by BRAD ROLLINS
BUDA — In February, Grande Communications beat its larger competitors to the Austin market with fiber optic Internet that moves data at the breakneck speed of one gigabit per second.
Now the San Marcos-based broadband provider is the first to offer the ultra-fast service in Hays County with its roll out of Power 1000 to about 870 homes in the Buda area.
Twenty times faster than what was commercially available anywhere in Central Texas even a year ago, one-gigabit-per-second Internet can transfer a full-length, high-definition movie in about seven seconds or about 100 mp3s in three seconds.
Google Fiber kicked off the region’s Internet speed arms race in April 2013 with an announcement it would build a network to accommodate one gigabit Internet service in parts of Austin, a service that was intended to be available by mid-2014 but has yet to materialize in working form.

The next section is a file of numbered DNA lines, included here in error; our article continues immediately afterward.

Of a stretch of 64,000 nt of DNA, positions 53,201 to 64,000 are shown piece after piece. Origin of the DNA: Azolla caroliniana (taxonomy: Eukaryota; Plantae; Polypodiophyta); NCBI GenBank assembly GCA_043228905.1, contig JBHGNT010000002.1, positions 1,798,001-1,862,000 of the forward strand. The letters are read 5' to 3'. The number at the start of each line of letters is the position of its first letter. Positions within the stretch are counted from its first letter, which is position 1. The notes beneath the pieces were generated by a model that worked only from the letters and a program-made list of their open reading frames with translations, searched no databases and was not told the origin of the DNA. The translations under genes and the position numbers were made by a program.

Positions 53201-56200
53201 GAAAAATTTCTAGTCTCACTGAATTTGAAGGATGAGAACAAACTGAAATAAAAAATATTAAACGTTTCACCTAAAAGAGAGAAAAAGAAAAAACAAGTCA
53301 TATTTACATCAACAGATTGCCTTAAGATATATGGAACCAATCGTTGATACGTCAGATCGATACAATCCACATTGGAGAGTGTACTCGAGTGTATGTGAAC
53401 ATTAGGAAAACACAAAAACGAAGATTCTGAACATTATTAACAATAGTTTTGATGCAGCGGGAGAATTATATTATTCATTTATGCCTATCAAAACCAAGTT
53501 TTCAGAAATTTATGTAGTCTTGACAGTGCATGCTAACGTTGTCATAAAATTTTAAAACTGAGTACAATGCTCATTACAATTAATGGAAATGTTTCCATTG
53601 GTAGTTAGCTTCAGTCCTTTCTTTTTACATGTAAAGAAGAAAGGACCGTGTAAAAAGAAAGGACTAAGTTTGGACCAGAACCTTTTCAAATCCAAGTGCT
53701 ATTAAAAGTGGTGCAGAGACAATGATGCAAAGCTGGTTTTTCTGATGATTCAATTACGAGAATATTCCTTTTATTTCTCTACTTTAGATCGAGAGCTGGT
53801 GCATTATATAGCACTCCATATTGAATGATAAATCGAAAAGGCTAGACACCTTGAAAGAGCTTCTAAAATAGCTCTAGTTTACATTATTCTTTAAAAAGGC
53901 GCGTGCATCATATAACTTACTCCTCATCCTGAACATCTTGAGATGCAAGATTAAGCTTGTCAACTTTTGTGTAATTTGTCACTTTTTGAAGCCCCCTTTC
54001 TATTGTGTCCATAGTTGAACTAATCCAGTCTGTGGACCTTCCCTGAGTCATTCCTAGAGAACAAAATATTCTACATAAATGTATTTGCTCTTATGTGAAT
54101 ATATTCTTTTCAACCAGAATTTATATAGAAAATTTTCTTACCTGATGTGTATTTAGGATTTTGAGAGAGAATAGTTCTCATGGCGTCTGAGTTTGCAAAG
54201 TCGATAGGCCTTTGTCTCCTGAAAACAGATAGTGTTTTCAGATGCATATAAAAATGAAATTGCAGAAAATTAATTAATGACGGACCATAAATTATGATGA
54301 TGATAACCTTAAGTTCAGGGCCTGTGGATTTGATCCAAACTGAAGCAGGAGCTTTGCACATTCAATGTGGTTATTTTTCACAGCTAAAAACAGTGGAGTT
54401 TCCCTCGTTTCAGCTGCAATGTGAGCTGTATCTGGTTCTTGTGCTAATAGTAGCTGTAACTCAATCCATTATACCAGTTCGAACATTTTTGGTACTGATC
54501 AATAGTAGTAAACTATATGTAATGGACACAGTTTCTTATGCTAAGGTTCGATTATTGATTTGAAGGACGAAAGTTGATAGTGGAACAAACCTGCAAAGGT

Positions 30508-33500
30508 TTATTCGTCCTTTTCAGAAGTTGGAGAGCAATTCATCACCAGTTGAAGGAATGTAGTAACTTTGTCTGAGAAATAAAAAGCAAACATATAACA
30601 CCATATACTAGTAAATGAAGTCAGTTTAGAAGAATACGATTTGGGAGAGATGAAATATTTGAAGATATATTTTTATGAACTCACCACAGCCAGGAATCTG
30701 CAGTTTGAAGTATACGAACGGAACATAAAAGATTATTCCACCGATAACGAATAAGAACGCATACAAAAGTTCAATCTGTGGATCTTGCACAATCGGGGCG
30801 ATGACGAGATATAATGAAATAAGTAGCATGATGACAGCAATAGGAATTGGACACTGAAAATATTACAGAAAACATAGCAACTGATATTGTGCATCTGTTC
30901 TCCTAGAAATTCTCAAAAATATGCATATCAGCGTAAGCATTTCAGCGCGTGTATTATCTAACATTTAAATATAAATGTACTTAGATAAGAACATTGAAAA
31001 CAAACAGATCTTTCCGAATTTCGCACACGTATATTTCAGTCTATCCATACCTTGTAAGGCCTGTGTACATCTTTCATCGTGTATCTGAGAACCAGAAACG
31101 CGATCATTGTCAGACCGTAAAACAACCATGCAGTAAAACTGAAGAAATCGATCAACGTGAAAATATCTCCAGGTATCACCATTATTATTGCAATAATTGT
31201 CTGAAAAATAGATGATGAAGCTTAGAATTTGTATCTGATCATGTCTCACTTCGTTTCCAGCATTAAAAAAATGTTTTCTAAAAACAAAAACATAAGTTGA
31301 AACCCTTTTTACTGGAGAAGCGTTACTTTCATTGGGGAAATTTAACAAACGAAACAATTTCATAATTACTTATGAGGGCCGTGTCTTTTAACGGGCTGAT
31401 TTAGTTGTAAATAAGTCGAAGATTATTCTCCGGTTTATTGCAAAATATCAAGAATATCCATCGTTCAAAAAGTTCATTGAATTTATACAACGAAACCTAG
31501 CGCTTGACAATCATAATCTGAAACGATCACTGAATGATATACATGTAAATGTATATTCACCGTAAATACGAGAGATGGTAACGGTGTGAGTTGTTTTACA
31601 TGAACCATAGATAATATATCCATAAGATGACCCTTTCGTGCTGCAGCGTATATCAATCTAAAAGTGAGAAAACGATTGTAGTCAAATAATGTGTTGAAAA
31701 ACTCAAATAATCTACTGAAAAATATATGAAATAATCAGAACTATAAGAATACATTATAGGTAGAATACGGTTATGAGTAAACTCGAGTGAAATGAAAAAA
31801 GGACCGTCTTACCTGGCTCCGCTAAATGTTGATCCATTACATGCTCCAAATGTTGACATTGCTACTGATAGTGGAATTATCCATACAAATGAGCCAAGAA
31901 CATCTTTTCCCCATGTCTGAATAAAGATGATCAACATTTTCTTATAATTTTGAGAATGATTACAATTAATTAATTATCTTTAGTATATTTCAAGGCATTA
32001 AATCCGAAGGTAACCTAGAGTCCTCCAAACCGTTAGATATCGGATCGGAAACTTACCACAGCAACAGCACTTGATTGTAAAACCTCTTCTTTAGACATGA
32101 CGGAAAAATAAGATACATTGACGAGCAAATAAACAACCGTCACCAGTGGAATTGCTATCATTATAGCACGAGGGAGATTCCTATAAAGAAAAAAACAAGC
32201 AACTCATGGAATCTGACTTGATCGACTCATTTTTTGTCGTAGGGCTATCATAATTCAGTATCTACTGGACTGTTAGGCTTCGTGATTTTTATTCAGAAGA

In addition to Grande Communication’s Power 1000 — initially available to about a quarter of the 75,000 homes it services in Austin — AT&T U-verse began offering one-gigabit service last month to customers in Travis and Williamson County. LiveAir Networks, a scrappy rural start-up based in Smithville, offers one-gigabit services to customers in pockets of Bastrop and Fayette counties.
“Expanding to Buda — one of the fastest growing suburbs — is part of Grande’s commitment to providing its customers with the fastest Internet,” said Matt Rohre, who has been named Grande Communication’s interim senior vice president and general manager effective Oct. 1.
Rohre’s written statement did not say when one-gigabit Internet might be available in San Marcos and unincorporated residential neighborhoods off Hunter Road.
A company spokesperson did not answer the San Marcos Mercury’s inquiry about Grande’s one-gigabit Internet service plans in San Marcos. Nor could she say how many homes its hybrid fiber optic network is equipped to service in the Buda area.
According to Texas Public Utility Commission filings Grande Communications is licensed to provide Internet, cable and phone service to the Shadow Creek subdivision between Kyle-Buda and Niederwald. Shadow Creek is platted for 869 home lots, property records state.
COVER PHOTO by CHRIS STANSBURY. SAN MARCOS MERCURY GRAPHIC by BRAD ROLLINS.Email | Print